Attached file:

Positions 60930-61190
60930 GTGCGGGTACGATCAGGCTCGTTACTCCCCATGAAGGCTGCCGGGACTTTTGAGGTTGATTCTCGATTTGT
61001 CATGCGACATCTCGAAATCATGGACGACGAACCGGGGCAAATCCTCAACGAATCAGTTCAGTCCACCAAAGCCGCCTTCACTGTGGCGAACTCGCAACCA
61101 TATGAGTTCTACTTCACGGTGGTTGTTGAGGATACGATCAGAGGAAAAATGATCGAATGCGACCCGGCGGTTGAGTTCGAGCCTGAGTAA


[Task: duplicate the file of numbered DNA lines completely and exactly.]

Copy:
Positions 60930-61190
60930 GTGCGGGTACGATCAGGCTCGTTACTCCCCATGAAGGCTGCCGGGACTTTTGAGGTTGATTCTCGATTTGT
61001 CATGCGACATCTCGAAATCATGGACGACGAACCGGGGCAAATCCTCAACGAATCAGTTCAGTCCACCAAAGCCGCCTTCACTGTGGCGAACTCGCAACCA
61101 TATGAGTTCTACTTCACGGTGGTTGTTGAGGATACGATCAGAGGAAAAATGATCGAATGCGACCCGGCGGTTGAGTTCGAGCCTGAGTAA